Home & Garden

Applying Self-Leveling Compound

Applying Self-Leveling Compound

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Self-leveling compound is a thin concrete mixture that’s designed to be poured over a bumpy concrete slab (or an uneven wood subfloor) to flatten and level it in preparation for tiling. Each bag covers 50 sq. ft. up to 1/8 in. deep.

To establish how deep you’ll need to pour the compound to level your floor, drill 1/4-in. holes into the floor, spaced a few feet apart in each direction 1. Put a screw anchor in each hole and drive in a 1-1/2-in. drywall screw 2. Use your level to find the high point on the floor and raise the highest screw until its head is about 1/8 in. above the concrete 3. Adjust all adjacent screws until they’re level with the high-point screw 4. Work your way around the floor, adjusting each screw until they are all level with each other. You’ll need to pour enough compound to just cover the heads of these screws.

To determine the amount of self-leveling compound required, first drill holes for screws. 1. To determine the amount of self-leveling compound required, first drill holes for screws.
Tap plastic anchors into the holes. 2. Tap plastic anchors into the holes.
Set the screw head nearest the floor’s high point about 1/8 in. above the floor. 3. Set the screw head nearest the floor’s high point about 1/8 in. above the floor.
Adjust the screws so that all the heads are level with each other across the floor. 4. Adjust the screws so that all the heads are level with each other across the floor.
What can go wrong: Some two-story homes have lightweight concrete floors upstairs. These floors contain gypsum, which can swell and pull moisture out of tile-setting materials, causing them to set too quickly. You can’t use self-leveling compounds over lightweight concrete, and setting tile directly on it can cause cracking. To tile these floors, consult a tile professional.

To ensure a good bond between the self-leveling compound and the concrete, clean the floor thoroughly with a sponge and water. After the floor dries, use duct tape in joints between the walls and the floor 5 as well as around any toilet flanges, pipes, or other lines that pass through the concrete. Use duct tape to hold a scrap piece of wood across any doorway. The compound is very runny when it’s poured, so press the tape in place firmly. We recommend that you don’t pour more than 25 sq. ft. of self-leveler at a time. Larger areas are best treated in several pours. To create a form for the pour area, tape lath wood strips to the floor 6.

Seal off the wall edges, holes, and openings with duct tape.5. Seal off the wall edges, holes, and openings with duct tape. Tape wood strips together to use as dividers to separate areas.6. Tape wood strips together to use as dividers to separate areas.

Next, use a 1/4-in.-nap paint roller to apply a coat of latex concrete primer to the pour area 7 and let it dry for about an hour. Set up three 5-gal. pails and measure the required amount of water (specified on the compound’s bag) into each one 8. Depending on the size of the area and depth of the pour, mix two or three pails worth of material 9 (it’s better to mix more than to come up short). If the pour requires more than three bags of material, mix and pour two bags, and let it firm up for about an hour. Then mix and pour the remainder. Pour any excess material into other areas you need to level (if any), to get a head start on your next pour.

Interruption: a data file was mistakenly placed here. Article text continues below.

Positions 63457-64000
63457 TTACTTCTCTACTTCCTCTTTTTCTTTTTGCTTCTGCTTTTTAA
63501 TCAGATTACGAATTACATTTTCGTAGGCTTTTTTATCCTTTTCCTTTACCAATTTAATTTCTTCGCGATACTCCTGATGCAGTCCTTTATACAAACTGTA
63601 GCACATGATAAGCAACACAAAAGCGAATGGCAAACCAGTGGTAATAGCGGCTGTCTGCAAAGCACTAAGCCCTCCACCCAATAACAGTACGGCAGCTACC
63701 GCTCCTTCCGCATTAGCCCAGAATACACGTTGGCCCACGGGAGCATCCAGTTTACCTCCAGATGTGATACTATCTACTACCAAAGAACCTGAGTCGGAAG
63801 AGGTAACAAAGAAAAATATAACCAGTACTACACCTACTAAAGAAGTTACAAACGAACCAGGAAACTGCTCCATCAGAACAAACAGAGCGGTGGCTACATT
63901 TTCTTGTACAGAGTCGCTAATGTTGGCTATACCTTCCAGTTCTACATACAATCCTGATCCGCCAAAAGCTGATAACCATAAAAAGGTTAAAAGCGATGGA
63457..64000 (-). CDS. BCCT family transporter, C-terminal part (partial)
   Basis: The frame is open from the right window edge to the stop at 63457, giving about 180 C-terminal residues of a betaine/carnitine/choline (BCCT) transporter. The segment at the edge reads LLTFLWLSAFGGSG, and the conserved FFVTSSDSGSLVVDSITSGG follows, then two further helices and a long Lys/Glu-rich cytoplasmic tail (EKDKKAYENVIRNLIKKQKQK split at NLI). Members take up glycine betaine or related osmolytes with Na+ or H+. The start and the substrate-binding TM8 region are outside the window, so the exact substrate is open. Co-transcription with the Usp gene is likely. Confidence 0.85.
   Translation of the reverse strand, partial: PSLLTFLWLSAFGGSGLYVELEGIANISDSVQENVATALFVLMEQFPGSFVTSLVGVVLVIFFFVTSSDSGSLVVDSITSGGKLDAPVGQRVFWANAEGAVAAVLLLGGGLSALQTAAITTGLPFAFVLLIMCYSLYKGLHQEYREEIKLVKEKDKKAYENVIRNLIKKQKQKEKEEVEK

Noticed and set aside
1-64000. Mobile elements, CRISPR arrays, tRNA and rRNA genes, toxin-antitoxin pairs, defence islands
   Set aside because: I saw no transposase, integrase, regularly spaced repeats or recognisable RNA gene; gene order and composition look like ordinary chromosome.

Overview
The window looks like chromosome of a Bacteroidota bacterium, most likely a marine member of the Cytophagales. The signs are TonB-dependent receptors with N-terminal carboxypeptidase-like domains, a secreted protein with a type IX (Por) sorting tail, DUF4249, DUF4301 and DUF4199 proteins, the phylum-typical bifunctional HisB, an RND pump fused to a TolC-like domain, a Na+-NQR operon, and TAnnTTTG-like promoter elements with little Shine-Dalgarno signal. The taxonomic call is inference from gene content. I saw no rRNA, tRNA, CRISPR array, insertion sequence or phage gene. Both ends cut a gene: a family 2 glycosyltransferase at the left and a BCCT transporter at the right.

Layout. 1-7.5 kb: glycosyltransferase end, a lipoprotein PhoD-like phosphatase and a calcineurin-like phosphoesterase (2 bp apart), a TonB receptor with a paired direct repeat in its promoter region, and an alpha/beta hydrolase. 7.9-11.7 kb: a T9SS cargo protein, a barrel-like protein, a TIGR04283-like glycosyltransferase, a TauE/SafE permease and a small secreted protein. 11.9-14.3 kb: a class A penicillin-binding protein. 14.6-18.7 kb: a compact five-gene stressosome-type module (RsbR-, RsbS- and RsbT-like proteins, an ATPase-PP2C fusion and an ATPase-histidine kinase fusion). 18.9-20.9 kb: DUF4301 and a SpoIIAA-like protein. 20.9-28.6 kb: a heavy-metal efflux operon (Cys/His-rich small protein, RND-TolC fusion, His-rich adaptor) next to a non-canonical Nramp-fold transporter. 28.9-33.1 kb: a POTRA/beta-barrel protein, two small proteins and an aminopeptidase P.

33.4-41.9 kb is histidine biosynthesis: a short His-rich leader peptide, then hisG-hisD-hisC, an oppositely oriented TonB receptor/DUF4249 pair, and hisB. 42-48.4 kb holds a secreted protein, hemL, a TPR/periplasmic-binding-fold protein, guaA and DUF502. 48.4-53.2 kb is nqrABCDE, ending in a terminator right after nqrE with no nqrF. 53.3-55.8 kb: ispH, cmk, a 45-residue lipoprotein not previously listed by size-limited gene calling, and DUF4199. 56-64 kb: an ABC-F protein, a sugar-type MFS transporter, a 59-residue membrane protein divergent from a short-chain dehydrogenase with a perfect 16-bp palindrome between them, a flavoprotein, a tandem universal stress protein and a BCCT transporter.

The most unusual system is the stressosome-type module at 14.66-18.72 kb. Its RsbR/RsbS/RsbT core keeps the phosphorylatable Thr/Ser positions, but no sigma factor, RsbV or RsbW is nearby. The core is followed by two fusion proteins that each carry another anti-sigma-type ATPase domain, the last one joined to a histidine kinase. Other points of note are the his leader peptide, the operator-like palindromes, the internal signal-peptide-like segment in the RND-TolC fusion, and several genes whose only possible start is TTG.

Apply primer to the floor with a roller and allow it to dry. 7. Apply primer to the floor with a roller and allow it to dry.
Use an accurate measuring container to add the proper amount of water. 8. Use an accurate measuring container to add the proper amount of water.
Pour dry compound into the water-filled bucket slowly. Mix with a low-speed drill. 9. Pour dry compound into the water-filled bucket slowly. Mix with a low-speed drill.

Mix the compound outdoors because of the dust, and wear a dust mask. Stir the compound for two minutes with an electric drill fitted with a mixer, and pour it into your form until the liquid is even with the screw heads 10. Use a gardener’s hoe to help spread the liquid 11, but don’t work it too much once it has found its level. If the mix seeps through the taped areas, pour some sand on the leak to stop it. Sweep up the excess after the compound has dried 12. Allow the leveler to dry for a half hour, then pull the lath strips 13 and start a new area, as needed. Level each newly poured area to the previous hardened area, so your whole floor will be the same height. Once all areas are poured, you’re ready to tile on a perfectly flat and level surface.

10. The poured compound starts to spread and seek its own level.
Use a long-handled hoe to help spread compound into the corners. 11. Use a long-handled hoe to help spread compound into the corners.
Shake out a small amount of sand to stop any leaks from the self-leveler. 12. Shake out a small amount of sand to stop any leaks from the self-leveler.
After the floor has dried, lift the wood strips with the claw end of a hammer. 13. After the floor has dried, lift the wood strips with the claw end of a hammer.
TRADE SECRET: Pouring self-leveling compound is easier when two people do it. You’ll need to move quickly during the pour and clean up your tools quickly afterward.

Tiling Complete, 2nd EditionExcerpted from Tiling Complete, 2nd Edition by Robin Nicholas and Michael Schweit.

Available in the Taunton Store and at Amazon.com.

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Published at Wed, 09 Jun 2021 19:15:43 +0000

Article source: https://www.finehomebuilding.com/2021/06/09/applying-self-leveling-compound